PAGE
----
Toronto’s housing market is in for another red-hot year, the area’s real estate board said in a new forecast.

The Toronto Real Estate Board predicted 110,000 resale homes would change hands in 2017 – the third straight year with sales above 100,000 – while average resale home prices would rise between 10 and 16 per cent to $825,000 in 2017.

The TREB forecast calls for the Greater Toronto Area market to experience only a minor cooldown compared to last year, when resale activity jumped 11.8 per cent to 113,133 transactions and average prices soared 17.3 per cent to $729,922.

Higher mortgage rates and stricter federal rules to qualify for insured mortgages are expected to curb sales slightly in the region, the board said. However, many buyers are preparing for the tougher mortgage rules by amassing hefty down payments, averaging 23.9 per cent for first-time buyers, according to a consumer survey conducted by Ipsos for the real estate board.

But TREB expects the biggest factor that could rein in the market in 2017 will be a severe lack of homes for sale in the region. Active resale listings fell to their lowest level in 16 years in December, the board reported. The lack of inventory is expected to help push up prices of both single-family homes and condos once again this year even if it means the market is likely to see slightly fewer sales compared to 2016, the board said.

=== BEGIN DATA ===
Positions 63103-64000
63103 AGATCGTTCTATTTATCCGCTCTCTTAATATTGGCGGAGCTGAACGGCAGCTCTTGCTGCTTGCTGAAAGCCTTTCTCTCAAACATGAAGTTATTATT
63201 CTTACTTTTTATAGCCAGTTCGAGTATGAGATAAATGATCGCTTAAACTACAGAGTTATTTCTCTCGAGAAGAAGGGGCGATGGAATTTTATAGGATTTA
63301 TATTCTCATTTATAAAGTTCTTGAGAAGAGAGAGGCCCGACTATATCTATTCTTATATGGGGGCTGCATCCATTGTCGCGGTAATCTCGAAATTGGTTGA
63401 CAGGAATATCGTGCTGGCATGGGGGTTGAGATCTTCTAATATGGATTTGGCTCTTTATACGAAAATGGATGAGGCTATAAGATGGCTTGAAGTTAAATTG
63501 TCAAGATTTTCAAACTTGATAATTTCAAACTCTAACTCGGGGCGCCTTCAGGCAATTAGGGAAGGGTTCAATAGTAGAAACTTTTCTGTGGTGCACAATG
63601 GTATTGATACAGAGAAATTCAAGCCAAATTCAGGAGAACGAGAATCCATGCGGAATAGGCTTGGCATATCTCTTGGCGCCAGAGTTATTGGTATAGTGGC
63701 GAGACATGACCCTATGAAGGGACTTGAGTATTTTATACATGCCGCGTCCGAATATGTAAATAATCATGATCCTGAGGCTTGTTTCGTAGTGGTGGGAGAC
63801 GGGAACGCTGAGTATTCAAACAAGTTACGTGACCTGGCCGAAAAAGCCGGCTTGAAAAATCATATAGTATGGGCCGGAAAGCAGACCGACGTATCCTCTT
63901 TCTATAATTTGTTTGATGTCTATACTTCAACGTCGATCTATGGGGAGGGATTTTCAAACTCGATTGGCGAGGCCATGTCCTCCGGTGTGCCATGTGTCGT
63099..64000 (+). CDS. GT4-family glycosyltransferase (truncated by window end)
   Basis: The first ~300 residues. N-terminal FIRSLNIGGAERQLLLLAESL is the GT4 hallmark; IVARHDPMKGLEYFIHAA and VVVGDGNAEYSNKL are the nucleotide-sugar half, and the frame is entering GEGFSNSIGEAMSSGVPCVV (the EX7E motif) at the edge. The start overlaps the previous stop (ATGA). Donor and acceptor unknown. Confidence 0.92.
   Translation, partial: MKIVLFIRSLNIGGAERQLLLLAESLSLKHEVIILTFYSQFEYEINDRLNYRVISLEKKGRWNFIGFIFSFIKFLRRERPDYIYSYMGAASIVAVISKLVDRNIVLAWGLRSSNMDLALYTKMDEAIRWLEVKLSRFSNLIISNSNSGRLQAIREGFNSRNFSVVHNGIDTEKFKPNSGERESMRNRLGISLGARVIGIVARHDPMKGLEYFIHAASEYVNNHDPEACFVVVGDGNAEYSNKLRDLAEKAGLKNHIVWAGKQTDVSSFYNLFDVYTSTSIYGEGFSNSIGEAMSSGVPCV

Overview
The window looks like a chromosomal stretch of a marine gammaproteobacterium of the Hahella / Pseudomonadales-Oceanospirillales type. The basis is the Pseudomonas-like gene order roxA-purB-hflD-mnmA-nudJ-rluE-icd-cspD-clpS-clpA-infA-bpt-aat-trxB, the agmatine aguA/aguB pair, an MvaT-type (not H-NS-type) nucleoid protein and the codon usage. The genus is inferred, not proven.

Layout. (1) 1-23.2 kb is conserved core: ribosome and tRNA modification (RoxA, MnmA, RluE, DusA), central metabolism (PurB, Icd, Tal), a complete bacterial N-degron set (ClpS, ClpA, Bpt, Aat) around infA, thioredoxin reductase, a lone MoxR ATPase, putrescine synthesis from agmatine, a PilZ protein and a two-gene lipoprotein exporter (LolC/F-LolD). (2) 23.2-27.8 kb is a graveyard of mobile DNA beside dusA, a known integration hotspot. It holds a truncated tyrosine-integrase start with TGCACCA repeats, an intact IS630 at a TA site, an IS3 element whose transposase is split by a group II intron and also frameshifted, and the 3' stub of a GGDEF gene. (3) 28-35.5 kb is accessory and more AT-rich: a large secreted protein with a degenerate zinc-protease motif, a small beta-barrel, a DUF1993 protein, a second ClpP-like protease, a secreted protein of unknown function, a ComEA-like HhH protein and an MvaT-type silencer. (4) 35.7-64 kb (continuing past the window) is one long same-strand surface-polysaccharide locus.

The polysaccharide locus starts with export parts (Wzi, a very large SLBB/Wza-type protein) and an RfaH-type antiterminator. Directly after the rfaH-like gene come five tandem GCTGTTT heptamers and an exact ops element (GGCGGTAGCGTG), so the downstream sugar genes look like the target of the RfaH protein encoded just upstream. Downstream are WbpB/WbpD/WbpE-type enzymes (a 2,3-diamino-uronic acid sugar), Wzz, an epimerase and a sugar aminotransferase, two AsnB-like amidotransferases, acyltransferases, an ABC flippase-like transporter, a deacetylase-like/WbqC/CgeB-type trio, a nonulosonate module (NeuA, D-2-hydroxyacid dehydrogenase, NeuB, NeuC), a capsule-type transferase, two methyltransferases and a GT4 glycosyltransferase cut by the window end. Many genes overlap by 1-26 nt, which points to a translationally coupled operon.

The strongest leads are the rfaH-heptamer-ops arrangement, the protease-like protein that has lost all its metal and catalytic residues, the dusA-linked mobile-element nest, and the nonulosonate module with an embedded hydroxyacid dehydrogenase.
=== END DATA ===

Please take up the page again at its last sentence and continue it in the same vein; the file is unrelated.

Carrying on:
“It is unlikely that the shortage of listings will improve to any great degree over the course of the next year,” Jason Mercer, the board’s director of market analysis, said in a press release. “This will put a ceiling on sales growth.”

Toronto has remained Canada’s last scorching-hot market heading into 2017 after British Columbia’s 15 per cent tax on foreign buyers in Metro Vancouver cooled home sales in the second half of the year.

But despite mounting concerns that international investors may be contributing to the soaring prices and a shortage of homes for sale in Toronto, TREB said any plans by policymakers to introduce a foreign-buyers' tax in the GTA would be “misguided.”

Last year, the board commissioned Ipsos to poll local realtors about foreign-buying activity. Realtors told the polling firm that fewer than 5 per cent of home sales involved international buyers, and just 2 per cent of realtors said they had acted for clients who disclosed that they were buying property in the Toronto area because of B.C.’s tax on foreign buyers in the Metro Vancouver area.

The board warned that a new land transfer tax on foreign buyers “could have unintended consequences,” such as pushing international investors into neighbouring regions not subject to the tax, reducing the pool of rental properties, or making the GTA less attractive to the immigrants who account for the majority of the region’s population growth.

~Courtesy of the Globe and Mail

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